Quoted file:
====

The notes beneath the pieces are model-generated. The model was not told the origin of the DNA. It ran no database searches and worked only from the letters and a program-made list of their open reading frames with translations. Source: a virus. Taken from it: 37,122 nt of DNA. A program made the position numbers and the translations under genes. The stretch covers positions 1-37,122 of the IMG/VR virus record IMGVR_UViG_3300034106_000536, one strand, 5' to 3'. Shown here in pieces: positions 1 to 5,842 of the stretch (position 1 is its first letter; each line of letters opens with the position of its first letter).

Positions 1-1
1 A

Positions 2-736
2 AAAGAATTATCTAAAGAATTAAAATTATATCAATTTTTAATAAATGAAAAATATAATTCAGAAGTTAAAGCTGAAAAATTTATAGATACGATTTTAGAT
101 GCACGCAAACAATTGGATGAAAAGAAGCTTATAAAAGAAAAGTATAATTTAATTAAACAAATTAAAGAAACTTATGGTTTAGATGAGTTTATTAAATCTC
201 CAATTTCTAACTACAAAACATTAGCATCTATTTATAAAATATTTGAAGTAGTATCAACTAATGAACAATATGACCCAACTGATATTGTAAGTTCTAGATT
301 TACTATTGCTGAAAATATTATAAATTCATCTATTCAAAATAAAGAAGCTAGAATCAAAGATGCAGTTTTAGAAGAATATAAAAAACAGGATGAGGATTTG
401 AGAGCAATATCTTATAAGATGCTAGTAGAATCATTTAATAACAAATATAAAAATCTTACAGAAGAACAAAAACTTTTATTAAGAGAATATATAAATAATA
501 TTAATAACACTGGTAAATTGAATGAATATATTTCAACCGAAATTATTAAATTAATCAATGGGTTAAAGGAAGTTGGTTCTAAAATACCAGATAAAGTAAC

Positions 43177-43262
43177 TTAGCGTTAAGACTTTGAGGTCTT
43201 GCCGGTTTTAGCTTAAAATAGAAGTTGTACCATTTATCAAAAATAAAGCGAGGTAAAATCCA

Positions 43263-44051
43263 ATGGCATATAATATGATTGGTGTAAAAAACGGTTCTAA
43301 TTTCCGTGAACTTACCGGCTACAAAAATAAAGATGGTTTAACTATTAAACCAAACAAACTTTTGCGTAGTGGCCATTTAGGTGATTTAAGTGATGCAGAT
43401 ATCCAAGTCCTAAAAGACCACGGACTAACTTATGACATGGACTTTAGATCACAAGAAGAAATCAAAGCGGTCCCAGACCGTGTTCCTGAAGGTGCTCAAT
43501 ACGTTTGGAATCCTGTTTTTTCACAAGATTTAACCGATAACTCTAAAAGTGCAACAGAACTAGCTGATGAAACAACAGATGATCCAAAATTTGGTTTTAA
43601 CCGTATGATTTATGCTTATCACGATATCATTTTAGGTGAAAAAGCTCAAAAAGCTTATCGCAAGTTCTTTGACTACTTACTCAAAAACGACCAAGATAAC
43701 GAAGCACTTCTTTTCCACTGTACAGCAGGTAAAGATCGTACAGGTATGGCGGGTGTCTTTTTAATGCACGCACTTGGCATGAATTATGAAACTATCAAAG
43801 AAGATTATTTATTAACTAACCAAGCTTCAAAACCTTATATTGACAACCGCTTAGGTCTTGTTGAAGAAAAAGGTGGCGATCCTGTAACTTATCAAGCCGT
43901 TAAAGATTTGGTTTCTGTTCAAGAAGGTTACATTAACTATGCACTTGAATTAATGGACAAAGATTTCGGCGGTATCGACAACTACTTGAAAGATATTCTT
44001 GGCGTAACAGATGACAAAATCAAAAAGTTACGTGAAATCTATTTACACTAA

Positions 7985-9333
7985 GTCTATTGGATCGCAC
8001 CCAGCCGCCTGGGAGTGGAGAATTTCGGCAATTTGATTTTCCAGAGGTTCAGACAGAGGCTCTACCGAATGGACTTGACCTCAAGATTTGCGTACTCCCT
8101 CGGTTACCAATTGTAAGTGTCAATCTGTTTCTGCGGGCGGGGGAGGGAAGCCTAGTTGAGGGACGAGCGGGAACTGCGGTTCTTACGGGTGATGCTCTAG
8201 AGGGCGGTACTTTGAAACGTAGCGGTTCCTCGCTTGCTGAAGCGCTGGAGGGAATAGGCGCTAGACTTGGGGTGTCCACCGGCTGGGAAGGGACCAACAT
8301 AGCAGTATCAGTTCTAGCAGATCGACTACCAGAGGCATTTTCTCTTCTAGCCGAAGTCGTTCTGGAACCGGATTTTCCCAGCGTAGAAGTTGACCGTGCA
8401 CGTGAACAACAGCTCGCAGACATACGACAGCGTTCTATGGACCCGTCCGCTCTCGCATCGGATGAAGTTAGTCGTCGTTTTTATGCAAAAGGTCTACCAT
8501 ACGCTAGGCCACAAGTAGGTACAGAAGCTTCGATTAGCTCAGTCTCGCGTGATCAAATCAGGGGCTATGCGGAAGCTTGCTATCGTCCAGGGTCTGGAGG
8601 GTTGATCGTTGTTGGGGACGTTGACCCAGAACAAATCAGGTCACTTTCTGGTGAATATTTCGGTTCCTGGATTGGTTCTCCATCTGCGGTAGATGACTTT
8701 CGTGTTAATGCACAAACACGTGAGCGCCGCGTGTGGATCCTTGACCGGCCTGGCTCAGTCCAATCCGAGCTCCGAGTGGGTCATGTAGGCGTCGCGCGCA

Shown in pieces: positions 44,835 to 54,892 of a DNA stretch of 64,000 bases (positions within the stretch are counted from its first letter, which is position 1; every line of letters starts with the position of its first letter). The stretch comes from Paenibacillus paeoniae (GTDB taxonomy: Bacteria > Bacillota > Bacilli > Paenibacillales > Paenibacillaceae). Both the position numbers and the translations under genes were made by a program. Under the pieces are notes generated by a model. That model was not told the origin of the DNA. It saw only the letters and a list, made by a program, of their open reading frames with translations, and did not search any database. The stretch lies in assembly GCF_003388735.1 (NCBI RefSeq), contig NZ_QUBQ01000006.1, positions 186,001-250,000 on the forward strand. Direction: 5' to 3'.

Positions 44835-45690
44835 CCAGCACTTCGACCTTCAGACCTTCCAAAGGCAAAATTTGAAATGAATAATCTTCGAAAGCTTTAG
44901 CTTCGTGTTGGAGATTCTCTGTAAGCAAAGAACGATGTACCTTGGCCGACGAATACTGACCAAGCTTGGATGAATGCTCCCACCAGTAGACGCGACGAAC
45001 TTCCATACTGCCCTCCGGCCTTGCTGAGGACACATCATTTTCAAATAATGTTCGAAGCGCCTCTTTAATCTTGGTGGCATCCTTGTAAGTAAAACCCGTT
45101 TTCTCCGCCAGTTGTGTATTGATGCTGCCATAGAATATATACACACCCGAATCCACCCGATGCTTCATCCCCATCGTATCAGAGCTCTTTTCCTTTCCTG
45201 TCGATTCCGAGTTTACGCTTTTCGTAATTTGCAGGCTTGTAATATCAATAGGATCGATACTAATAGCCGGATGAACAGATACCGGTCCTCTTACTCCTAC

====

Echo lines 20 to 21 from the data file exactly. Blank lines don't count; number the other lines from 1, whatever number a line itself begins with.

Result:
43701 GAAGCACTTCTTTTCCACTGTACAGCAGGTAAAGATCGTACAGGTATGGCGGGTGTCTTTTTAATGCACGCACTTGGCATGAATTATGAAACTATCAAAG
43801 AAGATTATTTATTAACTAACCAAGCTTCAAAACCTTATATTGACAACCGCTTAGGTCTTGTTGAAGAAAAAGGTGGCGATCCTGTAACTTATCAAGCCGT